Send to

Choose Destination
Clin Lung Cancer. 2011 Sep;12(5):261-71. doi: 10.1016/j.cllc.2011.06.002. Epub 2011 Aug 10.

Adjuvant therapy in non-small cell lung cancer: future treatment prospects and paradigms.

Author information

Thoracic Oncology Center, Vanderbilt-Ingram Cancer Center, Nashville, TN, USA.


There is a high risk of relapse after curative-intent resection for even early-stage non-small cell lung cancer (NSCLC), and thus adjuvant chemotherapy has been explored with the goal of eliminating occult metastases and consequently reducing the risk of recurrence. Although adjuvant chemotherapy confers a survival advantage of approximately 5% at 5 years and is now generally accepted for patients with stage II-IIIA disease, adjuvant therapy for patients with stage I disease is more controversial. In this review we describe approaches to improve treatment outcomes and ongoing research into new therapies in the adjuvant setting. In the future it is likely that patient selection on the basis of gene signatures and biomarkers will be of increasing importance in determining optimal treatment for individual patients. New targeted therapies such as epidermal growth factor receptor (EGFR) inhibitors, angiogenesis inhibitors, and anticancer immunotherapies are showing activity in the advanced disease setting and are being studied for incorporation into multimodal adjuvant treatment approaches. It is hoped that such advances and a changing treatment paradigm will ultimately result in greater survival for patients with early NSCLC.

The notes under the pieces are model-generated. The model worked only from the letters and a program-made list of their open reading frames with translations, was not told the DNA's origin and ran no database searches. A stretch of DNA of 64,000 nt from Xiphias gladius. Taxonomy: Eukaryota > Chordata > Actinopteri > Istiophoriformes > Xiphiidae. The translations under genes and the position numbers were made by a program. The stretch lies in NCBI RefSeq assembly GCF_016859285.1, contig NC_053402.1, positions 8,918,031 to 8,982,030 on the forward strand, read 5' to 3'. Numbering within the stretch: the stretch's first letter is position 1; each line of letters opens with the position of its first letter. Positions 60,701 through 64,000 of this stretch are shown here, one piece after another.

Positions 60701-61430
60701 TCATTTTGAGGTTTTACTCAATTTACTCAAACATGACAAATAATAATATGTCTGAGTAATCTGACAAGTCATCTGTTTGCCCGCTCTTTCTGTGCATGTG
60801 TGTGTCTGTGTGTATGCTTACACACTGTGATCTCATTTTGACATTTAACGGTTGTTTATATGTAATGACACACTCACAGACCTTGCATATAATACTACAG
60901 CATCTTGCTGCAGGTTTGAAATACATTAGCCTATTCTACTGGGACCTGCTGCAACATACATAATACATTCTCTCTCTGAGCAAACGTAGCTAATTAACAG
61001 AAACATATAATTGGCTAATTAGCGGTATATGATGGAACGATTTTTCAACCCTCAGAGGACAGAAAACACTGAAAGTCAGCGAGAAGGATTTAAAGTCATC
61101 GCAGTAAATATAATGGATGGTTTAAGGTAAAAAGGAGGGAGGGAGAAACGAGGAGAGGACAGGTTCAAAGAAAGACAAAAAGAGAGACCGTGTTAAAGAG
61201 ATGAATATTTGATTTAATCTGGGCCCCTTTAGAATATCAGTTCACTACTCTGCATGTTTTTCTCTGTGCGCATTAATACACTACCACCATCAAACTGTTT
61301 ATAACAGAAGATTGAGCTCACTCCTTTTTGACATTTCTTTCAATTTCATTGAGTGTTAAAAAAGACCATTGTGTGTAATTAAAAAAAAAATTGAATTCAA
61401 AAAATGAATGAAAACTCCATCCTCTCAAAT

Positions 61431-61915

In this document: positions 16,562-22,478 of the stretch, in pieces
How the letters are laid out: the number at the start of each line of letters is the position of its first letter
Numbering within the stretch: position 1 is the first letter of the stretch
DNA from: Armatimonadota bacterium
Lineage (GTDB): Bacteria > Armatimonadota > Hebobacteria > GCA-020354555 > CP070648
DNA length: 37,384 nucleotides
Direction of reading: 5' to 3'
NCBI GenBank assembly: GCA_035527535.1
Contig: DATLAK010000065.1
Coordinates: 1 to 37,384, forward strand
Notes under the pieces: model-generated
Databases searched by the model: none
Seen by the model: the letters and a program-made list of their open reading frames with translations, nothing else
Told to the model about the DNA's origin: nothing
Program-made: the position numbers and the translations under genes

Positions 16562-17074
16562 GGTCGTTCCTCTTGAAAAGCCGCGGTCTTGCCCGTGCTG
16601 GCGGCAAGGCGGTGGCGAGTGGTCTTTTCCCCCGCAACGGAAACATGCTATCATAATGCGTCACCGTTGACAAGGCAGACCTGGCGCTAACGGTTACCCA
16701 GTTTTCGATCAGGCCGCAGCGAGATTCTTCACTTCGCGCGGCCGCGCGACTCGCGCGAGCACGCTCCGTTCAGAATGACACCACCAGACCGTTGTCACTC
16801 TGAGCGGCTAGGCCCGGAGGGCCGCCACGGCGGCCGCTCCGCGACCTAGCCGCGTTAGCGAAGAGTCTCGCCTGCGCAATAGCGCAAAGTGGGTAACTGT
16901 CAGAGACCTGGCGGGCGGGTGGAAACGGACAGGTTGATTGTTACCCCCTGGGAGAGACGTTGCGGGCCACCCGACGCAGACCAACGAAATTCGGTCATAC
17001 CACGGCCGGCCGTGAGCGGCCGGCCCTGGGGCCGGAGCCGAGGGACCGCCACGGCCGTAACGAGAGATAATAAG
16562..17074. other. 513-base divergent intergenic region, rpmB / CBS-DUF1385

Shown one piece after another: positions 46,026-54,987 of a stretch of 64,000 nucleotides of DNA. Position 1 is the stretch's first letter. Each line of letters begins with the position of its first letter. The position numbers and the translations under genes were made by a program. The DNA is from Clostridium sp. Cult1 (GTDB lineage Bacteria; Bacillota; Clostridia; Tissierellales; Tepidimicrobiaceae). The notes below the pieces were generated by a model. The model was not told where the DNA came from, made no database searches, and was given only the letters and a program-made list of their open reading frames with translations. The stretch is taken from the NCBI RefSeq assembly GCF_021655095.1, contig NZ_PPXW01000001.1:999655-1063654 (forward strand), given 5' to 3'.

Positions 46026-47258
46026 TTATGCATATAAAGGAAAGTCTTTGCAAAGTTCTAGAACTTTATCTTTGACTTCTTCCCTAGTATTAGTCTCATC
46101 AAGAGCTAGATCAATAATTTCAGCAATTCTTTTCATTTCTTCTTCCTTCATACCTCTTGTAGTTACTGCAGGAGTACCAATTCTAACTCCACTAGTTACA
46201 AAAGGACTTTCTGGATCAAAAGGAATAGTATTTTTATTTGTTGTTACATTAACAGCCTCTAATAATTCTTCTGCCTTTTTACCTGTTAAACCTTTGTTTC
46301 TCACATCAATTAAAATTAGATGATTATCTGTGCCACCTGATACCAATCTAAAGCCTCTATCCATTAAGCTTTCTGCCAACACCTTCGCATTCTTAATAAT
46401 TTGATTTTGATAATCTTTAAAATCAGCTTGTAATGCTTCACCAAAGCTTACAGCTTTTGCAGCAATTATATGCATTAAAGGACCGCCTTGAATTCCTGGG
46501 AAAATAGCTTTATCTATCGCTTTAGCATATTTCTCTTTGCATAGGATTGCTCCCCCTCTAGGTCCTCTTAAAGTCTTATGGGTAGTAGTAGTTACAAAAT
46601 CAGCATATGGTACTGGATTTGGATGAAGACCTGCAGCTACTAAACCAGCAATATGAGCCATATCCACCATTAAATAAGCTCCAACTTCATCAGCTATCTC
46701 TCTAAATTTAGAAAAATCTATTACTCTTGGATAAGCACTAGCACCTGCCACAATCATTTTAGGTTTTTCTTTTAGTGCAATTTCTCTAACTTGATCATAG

[Indexed for MEDLINE]

Supplemental Content

Full text links

Icon for Elsevier Science
Loading ...
Support Center